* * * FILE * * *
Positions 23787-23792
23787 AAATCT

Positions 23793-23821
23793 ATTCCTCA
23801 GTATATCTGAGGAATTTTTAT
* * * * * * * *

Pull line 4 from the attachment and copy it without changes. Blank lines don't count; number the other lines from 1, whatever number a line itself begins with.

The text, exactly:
23793 ATTCCTCA